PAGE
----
As an actor he had a sidekick called Bonzo. And as politician, he never quite lived down his quip to start bombing Russia in five minutes. But in life Ronald Reagan was forgiven most of his faults, and in death America now regards him as the greatest of them all.
Edging out Abraham Lincoln, the man who abolished slavery and guided the country through civil war, Reagan, the B-movie star whose presidency is commonly regarded as having brought down the Soviet bloc, won the popular vote to be crowned the greatest American ever. (More at Link)
Members of Parliament have set the table for a final vote on Bill C-38, the same-sex marriage bill, to happen as early as Tuesday evening.
Late Monday, MPs passed a motion 163 to 106 limiting further debate on the legislation to about eight hours.
The bill is currently at what's called report stage, and must proceed to a third reading and be passed in a vote in the House of Commons before it can receive royal assent and become law of the land.
Earlier Monday, Conservative Leader Stephen Harper said that although the bill will likely pass, it lacks legitimacy because it will do so with help from the Bloc Quebecois.
"Because it's being passed with the support of the Bloc, I think it will lack legitimacy for a lot of Canadians. The truth is, most federalist MPs will oppose this legislation," Harper said.
The comments raised the ire of members of all political stripes.
Bloc Leader Gilles Duceppe countered that the Bloc's mandate "is every bit as legitimate as any member who sits in this chamber.
"That's what they call democracy.'' He added that Harper could help end the Bloc's influence by backing Quebec independence.
The Liberals, who need the Bloc's support to get the legislation passed, defended the separatist party. Justice Minister Irwin Cotler called Harper's comments hypocritical.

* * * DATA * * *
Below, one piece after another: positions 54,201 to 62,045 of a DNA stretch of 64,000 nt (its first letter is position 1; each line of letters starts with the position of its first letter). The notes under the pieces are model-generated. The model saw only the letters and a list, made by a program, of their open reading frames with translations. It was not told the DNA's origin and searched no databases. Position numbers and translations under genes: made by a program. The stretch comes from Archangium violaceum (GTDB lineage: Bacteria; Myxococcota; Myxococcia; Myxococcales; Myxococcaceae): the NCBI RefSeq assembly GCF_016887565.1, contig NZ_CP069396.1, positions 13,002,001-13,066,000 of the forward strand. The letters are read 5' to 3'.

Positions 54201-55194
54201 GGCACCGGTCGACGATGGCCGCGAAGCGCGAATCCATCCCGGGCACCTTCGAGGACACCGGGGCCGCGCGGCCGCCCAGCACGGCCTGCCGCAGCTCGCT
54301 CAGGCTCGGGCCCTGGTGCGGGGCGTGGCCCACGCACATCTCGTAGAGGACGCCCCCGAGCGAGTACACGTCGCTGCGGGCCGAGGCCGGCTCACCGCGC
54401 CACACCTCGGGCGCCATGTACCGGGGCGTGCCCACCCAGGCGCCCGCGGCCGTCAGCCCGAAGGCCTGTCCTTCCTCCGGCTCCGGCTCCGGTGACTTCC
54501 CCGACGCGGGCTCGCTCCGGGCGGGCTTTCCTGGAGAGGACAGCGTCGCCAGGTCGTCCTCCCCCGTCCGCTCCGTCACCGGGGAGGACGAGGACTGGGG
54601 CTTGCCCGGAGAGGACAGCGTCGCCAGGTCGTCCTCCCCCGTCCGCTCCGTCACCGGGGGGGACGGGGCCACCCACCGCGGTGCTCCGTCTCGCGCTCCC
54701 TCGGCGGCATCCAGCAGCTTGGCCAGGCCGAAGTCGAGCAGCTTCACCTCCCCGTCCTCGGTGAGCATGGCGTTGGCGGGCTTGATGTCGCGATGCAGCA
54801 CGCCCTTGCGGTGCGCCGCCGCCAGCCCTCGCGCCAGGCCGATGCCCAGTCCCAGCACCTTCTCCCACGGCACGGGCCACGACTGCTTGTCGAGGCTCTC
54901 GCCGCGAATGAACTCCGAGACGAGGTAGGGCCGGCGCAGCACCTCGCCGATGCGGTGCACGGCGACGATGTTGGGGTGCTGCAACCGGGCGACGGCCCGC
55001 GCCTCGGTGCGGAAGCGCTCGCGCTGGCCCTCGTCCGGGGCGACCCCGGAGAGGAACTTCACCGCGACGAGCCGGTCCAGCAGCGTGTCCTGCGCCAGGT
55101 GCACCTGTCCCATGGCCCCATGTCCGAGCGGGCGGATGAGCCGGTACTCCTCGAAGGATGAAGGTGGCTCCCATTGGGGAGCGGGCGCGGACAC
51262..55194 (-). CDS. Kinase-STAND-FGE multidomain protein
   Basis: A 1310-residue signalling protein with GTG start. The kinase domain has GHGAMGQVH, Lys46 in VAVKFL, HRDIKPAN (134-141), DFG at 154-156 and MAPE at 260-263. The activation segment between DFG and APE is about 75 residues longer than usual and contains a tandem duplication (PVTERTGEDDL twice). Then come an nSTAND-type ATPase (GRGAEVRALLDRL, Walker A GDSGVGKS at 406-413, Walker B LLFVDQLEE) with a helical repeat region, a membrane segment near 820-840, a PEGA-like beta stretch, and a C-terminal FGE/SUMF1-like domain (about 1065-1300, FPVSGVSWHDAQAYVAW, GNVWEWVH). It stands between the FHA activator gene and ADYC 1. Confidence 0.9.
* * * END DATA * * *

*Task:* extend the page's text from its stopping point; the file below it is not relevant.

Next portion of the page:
"It hasn't seemed to have troubled Mr. Harper about any other votes in the past, in which he's asked for and voted together with the Bloc, so why should this now suddenly be an issue of legitimacy?" he told reporters.
"If that's the case then all his votes in concert with the Bloc would lack legitimacy themselves," he added, pointing to recent budget bills which the Tories and the Bloc both voted against in the House of Commons.
NDP Leader Jack Layton said Harper's remarks are further proof of why many Canadians aren't embracing the Conservatives.
"Mr. Harper is essentially saying that Quebecers' votes don't matter .... So he wants to deny equality to same-sex partners, and he wants to deny equality to Quebec voters.
"Maybe Mr. Harper should think about why people aren't listening to him by just simply looking at what he says."
Conservative justice critic Vic Toews, meanwhile, backs his leader's remarks.
"The federalist MPs in Canada, the majority of them, would oppose (gay marriage) on a free vote. So what we are seeing now is simply an agreement by this government with the separatist Bloc -- who have no long-term interest in staying in Canada.''
Last week, the Liberals made a deal with the Bloc and the NDP to push the Liberal-NDP budget bill through in a surprise midnight vote. The vote passed because the Conservatives had seven caucus members missing. If the Tories won, it would have toppled the government and triggered an election call.
A vote on same-sex legislation is not considered a confidence motion so there's no danger of the government falling should they lose. But the bill is expected to pass easily because of support from the Bloc and the NDP -- although some Liberal backbench MPs may vote against it.
Thompson reported Monday night that 11 Liberal MPs, in fact, wanted to keep debate on Bill C-38 going and voted against closure.
There are about 30 Liberals who are expected to vote against the bill -- among them is Dan McTeague.